by Cameron Nicol, Senior Marketing Manager – eVestment Private Markets
Private markets investment strategies have continued to rake in new investments in recent years from institutional investors eager to diversify their portfolios and capture the returns private markets investments can offer. However, the 2019 eVestment Private Markets Due Diligence Survey has uncovered that institutional investors are now tempering their expectations for the asset class’ returns.
Our annual report, this year produced in association with Nasdaq, is the only industry survey specifically focused on uncovering the emerging factors, perspectives and best practices influencing the due diligence process to help both sides of the table better navigate this critical juncture.
One of the key findings this year was forty percent of LPs expect a decline in performance for private markets strategies. When investigated by sub-asset class, the weight of opinion was against private equity, venture capital and real estate. Real assets and infrastructure were strategies that investors were most bullish on.
Combined with other concerns and perspectives on a range of topics uncovered by the survey, this points to a shift in investors’ approach to evaluating and selecting funds for private markets allocations, and consequently how fund managers should approach their investor relations and fundraising.
Competition for deals is the number one concern for both investors and fund managers.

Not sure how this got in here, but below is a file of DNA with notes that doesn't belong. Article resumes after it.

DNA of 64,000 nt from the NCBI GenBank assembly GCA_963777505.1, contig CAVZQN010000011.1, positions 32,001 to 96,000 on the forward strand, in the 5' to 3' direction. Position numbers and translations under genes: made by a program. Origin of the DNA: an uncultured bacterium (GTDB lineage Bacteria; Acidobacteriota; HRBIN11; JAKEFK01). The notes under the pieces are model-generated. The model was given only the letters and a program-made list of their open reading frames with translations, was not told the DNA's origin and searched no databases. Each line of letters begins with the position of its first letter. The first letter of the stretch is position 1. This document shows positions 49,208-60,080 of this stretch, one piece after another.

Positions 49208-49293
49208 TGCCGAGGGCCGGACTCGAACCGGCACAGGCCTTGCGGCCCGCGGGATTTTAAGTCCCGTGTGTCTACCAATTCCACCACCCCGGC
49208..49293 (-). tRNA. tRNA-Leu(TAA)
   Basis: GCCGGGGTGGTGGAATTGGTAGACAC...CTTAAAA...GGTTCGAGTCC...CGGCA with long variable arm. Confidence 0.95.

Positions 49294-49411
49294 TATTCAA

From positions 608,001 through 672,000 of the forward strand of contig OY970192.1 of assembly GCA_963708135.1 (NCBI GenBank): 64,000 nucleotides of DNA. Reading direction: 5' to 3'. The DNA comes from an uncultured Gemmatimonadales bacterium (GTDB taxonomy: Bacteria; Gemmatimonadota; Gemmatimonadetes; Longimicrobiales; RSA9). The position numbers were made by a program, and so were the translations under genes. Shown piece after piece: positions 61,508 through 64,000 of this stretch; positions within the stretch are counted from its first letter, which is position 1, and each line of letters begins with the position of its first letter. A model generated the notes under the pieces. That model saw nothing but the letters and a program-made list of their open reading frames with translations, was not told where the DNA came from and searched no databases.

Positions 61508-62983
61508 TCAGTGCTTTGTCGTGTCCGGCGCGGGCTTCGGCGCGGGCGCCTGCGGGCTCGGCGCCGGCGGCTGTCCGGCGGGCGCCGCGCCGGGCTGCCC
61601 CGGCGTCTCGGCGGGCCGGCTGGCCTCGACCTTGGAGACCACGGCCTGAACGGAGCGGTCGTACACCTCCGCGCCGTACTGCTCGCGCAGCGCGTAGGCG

Investor and manager respondents both voiced their highest level of concern about competition for deals, with investors indicating a stronger level of concern. This topic was only rated the fourth highest concern in our 2018 survey, but climbed to top this year’s survey — potentially as investors and managers begin to realize the effect of record fundraising levels flooding the market with available capital and an ever-growing list of fund managers chasing the same assets.
Close to two-thirds of investors and fund managers expect a market correction within the next two years.
The prospect of a market correction was a top three concern for both investors and fund managers, and the majority of both groups reported it would be within the next two years. While investors indicated this would lead to an increased focus on monitoring their portfolio, fund managers saw the biggest impact on the timing of exits.
Fund managers underestimate the importance of metrics and analytics during due diligence.
In terms of specific elements of the due diligence process, it was clear that fund managers underestimate the importance investors place on key pieces of analysis such as loss ratios, PME and the impact of fees. A new element uncovered this year was the growing importance of calculating horizon-based returns — perhaps in an effort to better assess private market performance alongside other asset classes as allocations grow in size and the strategy.
Now in its fourth year, our full findings report highlights a number of key perspectives that are set to have significant implications for investors and managers alike.